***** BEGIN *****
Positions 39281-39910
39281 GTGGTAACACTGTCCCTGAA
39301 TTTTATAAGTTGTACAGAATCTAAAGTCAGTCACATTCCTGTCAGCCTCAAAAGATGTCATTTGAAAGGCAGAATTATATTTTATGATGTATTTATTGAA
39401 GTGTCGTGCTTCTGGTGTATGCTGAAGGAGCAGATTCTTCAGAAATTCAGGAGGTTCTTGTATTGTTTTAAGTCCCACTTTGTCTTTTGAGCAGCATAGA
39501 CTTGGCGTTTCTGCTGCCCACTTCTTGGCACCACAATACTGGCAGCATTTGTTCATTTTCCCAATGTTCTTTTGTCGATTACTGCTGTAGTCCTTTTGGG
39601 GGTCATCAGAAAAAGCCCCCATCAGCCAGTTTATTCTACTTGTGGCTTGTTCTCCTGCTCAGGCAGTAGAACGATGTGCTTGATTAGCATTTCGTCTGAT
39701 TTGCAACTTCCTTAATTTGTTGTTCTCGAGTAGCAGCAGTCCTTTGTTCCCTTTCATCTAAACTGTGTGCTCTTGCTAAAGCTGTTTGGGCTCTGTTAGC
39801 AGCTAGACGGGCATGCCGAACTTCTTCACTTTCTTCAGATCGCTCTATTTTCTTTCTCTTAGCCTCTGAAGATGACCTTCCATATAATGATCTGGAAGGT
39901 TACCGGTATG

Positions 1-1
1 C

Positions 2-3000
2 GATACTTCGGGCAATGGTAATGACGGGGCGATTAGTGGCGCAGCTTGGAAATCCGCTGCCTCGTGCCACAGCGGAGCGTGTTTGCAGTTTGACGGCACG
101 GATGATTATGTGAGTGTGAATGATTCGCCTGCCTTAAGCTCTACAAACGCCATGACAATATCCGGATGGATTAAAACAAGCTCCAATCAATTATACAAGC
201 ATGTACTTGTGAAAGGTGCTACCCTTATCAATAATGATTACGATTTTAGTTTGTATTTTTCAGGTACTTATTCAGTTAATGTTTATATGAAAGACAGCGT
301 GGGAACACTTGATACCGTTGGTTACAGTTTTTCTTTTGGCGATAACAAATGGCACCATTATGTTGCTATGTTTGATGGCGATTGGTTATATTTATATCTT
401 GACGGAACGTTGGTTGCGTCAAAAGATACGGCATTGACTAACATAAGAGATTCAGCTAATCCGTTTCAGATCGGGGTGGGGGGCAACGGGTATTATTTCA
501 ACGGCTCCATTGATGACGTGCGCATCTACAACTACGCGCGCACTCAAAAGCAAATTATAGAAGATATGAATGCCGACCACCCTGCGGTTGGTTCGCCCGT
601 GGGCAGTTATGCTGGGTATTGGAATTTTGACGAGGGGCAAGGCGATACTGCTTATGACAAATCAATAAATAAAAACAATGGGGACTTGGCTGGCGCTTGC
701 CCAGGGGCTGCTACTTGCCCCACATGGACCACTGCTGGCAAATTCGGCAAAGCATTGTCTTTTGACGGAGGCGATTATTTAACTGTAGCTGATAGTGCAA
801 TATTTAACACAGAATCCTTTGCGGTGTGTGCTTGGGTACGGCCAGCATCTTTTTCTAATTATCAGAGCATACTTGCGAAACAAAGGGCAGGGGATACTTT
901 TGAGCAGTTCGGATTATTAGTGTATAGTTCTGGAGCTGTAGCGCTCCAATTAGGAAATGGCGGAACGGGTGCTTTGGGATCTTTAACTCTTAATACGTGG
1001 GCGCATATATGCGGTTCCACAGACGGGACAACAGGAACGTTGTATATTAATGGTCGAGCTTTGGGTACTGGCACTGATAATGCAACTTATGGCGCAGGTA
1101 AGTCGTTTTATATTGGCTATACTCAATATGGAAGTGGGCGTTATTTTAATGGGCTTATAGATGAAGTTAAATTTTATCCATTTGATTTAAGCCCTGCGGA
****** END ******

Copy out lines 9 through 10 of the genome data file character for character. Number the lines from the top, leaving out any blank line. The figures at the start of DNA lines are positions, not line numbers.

39901 TACCGGTATG

Positions 1-1